Council gets advice on reforming electric department

Published 12:00 am Monday, December 17, 2007

FRANKLIN—Lending some insight to a recent electric department discussion at the City Council meeting, Franklin resident June Fleming, who is a former city manager of Palo Alto, Calif., said she was concerned with the discussion.

The California city owned all of its utilities except telephone service. Palo Alto, with a population of slightly more than 60,000, had a huge utility, she said, run by an advisory commission, which reported directly to the city council.

&uot;You have to be clear about your focus, objectives and goals, and how you’re going to achieve them,&uot; she said.

She also told members that the issue carries a lot of weight and to not take the concept lightly.

&uot;I truly believe in citizens’ input in government,&uot; she said. &uot;It’s crucial. Please be clear— transparent— about what you’re trying to accomplish so that everyone understands and citizens have the opportunity to be involved.&uot;

Matters, she said in response to questions from the vice mayor, were first taken to the commission and then to council, allowing citizens the chance to speak &uot;at two different levels.&uot; The commission was allowed to borrow from the enterprise fund, she said, but never did because the utility was self-supporting.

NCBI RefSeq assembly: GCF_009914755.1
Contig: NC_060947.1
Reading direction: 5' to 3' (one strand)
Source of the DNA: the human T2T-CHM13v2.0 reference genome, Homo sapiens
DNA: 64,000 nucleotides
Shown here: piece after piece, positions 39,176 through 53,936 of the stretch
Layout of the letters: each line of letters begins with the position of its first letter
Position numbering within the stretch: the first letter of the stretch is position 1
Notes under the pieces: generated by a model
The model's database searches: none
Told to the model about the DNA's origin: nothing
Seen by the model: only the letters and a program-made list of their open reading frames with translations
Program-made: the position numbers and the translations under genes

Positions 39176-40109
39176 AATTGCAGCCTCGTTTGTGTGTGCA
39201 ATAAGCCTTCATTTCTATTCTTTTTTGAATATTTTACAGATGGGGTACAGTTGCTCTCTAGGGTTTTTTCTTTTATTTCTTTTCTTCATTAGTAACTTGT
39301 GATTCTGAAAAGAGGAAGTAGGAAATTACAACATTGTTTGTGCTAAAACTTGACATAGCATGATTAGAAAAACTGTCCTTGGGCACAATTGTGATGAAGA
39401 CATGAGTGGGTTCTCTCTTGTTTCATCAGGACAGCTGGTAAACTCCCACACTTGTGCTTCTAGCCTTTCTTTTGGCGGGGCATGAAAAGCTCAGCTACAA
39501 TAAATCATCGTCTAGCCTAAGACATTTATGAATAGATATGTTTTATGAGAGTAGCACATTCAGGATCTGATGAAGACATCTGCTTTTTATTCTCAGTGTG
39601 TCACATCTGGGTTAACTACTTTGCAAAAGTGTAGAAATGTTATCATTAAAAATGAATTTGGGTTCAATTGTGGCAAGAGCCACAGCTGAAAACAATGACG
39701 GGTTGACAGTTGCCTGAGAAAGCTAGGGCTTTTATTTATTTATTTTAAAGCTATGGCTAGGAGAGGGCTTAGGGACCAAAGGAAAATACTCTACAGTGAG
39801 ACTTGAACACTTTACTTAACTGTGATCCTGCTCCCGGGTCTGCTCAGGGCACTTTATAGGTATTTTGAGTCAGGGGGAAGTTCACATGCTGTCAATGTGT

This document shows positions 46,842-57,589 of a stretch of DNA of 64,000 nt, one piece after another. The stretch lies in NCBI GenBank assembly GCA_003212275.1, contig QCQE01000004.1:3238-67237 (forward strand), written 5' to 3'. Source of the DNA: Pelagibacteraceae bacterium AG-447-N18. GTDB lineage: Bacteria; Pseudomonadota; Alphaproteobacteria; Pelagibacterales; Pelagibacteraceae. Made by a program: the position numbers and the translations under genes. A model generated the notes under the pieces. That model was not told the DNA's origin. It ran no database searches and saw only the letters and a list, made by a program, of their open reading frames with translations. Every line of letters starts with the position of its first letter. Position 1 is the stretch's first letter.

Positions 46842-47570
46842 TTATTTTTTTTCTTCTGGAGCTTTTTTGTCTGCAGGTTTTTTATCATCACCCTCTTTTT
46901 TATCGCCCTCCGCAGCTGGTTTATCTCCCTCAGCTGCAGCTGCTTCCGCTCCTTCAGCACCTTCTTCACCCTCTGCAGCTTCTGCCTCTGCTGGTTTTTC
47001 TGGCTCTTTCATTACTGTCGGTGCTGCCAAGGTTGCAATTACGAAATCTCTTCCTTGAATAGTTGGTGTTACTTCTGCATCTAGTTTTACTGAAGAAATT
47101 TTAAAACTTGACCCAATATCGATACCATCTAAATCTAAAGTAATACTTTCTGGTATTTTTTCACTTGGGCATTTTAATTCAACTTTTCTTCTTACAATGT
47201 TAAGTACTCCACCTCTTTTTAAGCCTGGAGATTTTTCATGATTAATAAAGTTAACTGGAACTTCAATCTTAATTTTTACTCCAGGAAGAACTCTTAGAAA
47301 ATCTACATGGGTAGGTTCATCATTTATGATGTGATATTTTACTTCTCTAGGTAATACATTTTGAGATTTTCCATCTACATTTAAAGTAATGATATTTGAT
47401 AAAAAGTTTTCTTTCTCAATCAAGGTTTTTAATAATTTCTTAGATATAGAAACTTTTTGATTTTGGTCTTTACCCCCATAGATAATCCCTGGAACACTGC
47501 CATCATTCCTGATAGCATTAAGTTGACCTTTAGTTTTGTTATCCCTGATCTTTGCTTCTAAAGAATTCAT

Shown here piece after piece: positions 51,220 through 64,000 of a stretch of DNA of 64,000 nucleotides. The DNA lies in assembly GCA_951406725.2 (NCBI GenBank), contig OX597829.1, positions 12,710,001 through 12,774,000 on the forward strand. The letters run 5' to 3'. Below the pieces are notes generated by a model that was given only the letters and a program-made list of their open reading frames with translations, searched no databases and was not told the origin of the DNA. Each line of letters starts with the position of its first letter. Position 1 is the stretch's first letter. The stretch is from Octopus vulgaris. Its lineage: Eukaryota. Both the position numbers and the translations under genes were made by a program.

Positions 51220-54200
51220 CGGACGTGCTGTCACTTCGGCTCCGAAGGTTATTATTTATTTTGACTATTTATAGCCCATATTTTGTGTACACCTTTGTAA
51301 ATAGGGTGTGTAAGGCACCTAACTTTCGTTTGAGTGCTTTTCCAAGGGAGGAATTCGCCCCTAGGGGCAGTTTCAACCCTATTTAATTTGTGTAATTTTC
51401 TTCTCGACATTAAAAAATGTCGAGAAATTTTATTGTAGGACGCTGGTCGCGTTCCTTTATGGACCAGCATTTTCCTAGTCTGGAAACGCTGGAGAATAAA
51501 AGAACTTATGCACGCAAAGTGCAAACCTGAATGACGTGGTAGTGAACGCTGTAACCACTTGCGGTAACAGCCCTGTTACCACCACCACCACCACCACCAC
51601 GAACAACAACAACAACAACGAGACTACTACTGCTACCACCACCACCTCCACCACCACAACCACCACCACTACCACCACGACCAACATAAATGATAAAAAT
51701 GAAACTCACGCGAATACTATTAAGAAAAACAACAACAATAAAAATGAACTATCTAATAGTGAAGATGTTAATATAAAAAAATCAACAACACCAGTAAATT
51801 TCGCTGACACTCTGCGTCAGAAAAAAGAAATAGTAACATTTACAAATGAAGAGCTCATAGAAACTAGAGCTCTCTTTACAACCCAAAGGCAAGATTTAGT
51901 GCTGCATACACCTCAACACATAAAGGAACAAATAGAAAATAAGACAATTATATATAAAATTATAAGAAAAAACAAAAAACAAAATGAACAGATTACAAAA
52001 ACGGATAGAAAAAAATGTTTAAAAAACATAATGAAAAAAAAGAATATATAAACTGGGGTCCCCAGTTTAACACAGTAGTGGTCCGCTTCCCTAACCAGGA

It was not allowed, however, to transfer money from one fund to another.

&uot;We were working in a different financial environment than you are here,&uot; she said.

Fleming said she also realized that utilities are complex and that the legal involvement was &uot;tremendous,&uot; which may mean a lot of added costs to hire an entire legal staff.

&uot;It was also very difficult to find interested and qualified people to serve on the commission,&uot; she said.

The point is, she said, regarding the utility on the West Coast, that it was a &uot;governmental structure that wanted the citizens’ input. And whatever that commission recommended, it went directly to city council.&uot;